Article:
Obtaining an accurate and complete pediatric health history is essential when providing healthcare to children. The accuracy of the physical examination and diagnoses depends on whether the health history is accurate and complete. The pediatric healthcare provider must possess excellent communication skills when working with children and families to elicit the most accurate and complete health history. Communicating well and establishing rapport with the parent or primary caregiver and the child are the crucial first steps when obtaining the health history interview. The emergency pediatric health history is often conducted in urgent care clinics, emergency rooms, or pediatric intensive care units. This history involves the rapid collection of data in emergent, potentially life-threatening situations. Analysis of both subjective and objective data allows the provider to create a problem list, which is a consideration of all the possible diagnoses based on the information gathered through interviewing and examining the child.
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Obtaining an accurate health history is the essential first step in the pediatric healthcare visit. The accuracy of the physical examination and diagnoses depends on whether the health history is accurate and complete. This chapter helps the student refine skills in obtaining the pediatric health history. It also helps the student to identify the type of history that needs to be obtained based on the reason for seeking care and how the various components of the health history differ according to age and developmental stage. It then helps the reader to demonstrate age and developmentally appropriate communication and interview skills when obtaining the health history. It presents the essential terminology, and critical thinking exercises in two formats: short answer, and case study. It also presents certification exam-style multiple choice questions (with answers) followed by blank sample documentation to show examples of subjective and objective findings that are necessary to record.
Assessment of the newborn infant requires specialized knowledge and skills. During the transition from intrauterine to extrauterine life, and extending through the neonatal period (first 28 days of life), the infant undergoes numerous physiologic changes. Providers require an understanding of neonatal anatomy and physiology as well as the skills to accomplish a comprehensive infant assessment. This chapter reviews newborn assessment, including a comprehensive history and a detailed physical examination. Assessment of the newborn infant is a critical component of pediatric care. The chapter provides the basic techniques of newborn assessment. Proficiency is attained through practice. The provider must be well prepared, using a systematic yet flexible approach. The experienced provider integrates multiple aspects of assessment; for example, behavior is evaluated during the physical assessment, rather than separately. Parents should be included in the examination, providing an excellent opportunity for education.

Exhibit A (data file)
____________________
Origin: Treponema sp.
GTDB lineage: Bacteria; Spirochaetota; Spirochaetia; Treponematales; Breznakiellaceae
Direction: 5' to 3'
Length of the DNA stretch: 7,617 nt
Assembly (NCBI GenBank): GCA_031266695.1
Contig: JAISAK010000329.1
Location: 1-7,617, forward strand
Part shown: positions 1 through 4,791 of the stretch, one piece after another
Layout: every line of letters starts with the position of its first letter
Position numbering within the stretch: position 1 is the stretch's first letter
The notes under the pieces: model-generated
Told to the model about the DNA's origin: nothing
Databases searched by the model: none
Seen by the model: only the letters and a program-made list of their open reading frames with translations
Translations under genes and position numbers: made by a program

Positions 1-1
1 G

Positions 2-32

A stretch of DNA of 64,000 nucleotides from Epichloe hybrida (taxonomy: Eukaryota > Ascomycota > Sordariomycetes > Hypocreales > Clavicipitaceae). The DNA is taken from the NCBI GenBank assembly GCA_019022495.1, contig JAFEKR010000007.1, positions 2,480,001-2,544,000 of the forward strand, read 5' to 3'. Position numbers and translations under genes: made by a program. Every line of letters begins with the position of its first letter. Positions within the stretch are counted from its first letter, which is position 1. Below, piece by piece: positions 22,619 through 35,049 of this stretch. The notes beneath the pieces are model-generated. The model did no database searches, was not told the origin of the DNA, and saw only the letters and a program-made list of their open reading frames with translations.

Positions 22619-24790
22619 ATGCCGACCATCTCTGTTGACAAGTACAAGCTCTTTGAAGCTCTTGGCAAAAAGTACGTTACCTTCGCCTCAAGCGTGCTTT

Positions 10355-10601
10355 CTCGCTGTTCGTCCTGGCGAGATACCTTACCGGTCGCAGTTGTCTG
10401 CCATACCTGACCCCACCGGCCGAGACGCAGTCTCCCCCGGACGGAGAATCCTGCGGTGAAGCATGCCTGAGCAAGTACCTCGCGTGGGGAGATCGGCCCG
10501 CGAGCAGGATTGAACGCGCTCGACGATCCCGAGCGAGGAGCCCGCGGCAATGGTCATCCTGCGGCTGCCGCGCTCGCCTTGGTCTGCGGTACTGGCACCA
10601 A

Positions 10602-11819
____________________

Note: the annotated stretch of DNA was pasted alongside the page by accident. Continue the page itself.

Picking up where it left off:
- Go to chapter: Assessment of the Cardiovascular System Assessment of the Pediatric Cardiovascular System
Cardiovascular assessment is very important in the assessment of both well and acutely ill children, as well as in children with chronic conditions. The cardiovascular evaluation of a child includes taking a detailed history and conducting a comprehensive physical examination that includes inspection, palpation, and auscultation. Further evaluation is recommended if the history and physical examination findings are suggestive of congenital or acquired heart disease. Taking a comprehensive health history is one of the most important steps in evaluating whether a child is at risk for or already has heart disease. Laboratory tests, electrocardiogram, and chest films are generally abnormal only when the congenital heart disease or acquired heart disease is significant enough to cause hemodynamic changes. However, these diagnostic tests can provide useful information about the progression of the disease as well as the health status of children living with heart disease.
- Go to chapter: Assessment of the Reproductive and Genitourinary Systems Assessment of the Abdomen and Regional Lymphatics of the Pediatric Patient
Assessment of the Reproductive and Genitourinary Systems Assessment of the Abdomen and Regional Lymphatics of the Pediatric Patient
Assessment of the reproductive system can provoke a great deal of anxiety for the child or adolescent, the parent, and the provider. This chapter assists in gaining the skills to facilitate obtaining an accurate and complete pediatric genitourinary assessment in children of all ages. It helps the reader to obtain a thorough and accurate pediatric reproductive and genitourinary history and to demonstrate sensitivity and maintain privacy when conducting the pediatric genitourinary history and physical examination. It also helps the reader to demonstrate the ability to obtain an accurate history and physical examination of the breasts. The chapter presents the essential terminology, and critical thinking exercises in two formats: short answer, and case study. It also presents certification exam-style multiple choice questions (with answers) followed by the blank sample documentation to show examples of subjective and objective findings that are necessary to record.